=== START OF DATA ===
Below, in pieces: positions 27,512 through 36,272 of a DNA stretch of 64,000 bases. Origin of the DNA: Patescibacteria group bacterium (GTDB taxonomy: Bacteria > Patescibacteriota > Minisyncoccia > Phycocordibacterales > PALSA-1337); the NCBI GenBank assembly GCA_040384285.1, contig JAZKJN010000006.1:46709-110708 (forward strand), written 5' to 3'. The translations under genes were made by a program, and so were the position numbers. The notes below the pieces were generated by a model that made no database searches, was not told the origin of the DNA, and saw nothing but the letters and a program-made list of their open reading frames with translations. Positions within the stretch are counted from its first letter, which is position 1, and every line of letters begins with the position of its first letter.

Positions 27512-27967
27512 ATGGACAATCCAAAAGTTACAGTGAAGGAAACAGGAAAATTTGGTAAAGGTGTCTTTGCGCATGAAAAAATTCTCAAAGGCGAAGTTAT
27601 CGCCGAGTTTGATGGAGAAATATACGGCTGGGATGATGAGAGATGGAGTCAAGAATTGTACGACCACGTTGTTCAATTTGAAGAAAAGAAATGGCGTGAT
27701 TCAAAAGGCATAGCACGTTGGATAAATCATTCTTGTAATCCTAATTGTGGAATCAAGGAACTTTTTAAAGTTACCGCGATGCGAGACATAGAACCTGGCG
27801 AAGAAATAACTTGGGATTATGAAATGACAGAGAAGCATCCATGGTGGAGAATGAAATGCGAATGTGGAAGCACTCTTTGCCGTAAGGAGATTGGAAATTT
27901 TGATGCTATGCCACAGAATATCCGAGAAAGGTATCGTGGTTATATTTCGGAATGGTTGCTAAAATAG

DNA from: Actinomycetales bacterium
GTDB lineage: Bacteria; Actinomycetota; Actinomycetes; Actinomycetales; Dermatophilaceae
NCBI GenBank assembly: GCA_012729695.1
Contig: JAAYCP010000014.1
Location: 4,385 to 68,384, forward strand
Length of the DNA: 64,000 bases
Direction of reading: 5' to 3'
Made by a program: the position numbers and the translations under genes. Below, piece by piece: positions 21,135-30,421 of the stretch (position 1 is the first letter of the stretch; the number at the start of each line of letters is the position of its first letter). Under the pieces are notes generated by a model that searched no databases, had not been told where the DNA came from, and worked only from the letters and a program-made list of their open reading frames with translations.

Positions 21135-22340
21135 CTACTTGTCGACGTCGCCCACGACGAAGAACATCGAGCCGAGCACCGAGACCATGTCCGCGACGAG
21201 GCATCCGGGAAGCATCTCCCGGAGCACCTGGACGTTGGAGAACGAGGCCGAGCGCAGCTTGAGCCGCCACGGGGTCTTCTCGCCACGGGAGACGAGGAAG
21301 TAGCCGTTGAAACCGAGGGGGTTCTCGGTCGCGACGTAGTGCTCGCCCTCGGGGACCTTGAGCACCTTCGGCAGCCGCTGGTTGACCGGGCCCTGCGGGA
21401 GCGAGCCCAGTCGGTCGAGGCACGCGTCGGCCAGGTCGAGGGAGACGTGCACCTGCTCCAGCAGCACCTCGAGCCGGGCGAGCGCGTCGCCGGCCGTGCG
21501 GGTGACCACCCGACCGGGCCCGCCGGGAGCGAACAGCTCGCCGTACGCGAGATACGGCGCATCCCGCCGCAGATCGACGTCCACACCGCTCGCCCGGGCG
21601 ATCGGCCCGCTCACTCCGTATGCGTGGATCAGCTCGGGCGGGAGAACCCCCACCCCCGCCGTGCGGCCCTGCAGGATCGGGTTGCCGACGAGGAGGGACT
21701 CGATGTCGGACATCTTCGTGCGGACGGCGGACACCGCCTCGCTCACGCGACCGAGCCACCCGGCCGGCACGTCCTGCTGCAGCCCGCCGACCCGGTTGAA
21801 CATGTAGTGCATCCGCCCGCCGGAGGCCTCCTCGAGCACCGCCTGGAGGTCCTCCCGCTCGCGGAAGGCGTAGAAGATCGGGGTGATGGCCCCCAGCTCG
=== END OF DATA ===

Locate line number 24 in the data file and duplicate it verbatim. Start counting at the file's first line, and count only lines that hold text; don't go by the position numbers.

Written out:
21801 CATGTAGTGCATCCGCCCGCCGGAGGCCTCCTCGAGCACCGCCTGGAGGTCCTCCCGCTCGCGGAAGGCGTAGAAGATCGGGGTGATGGCCCCCAGCTCG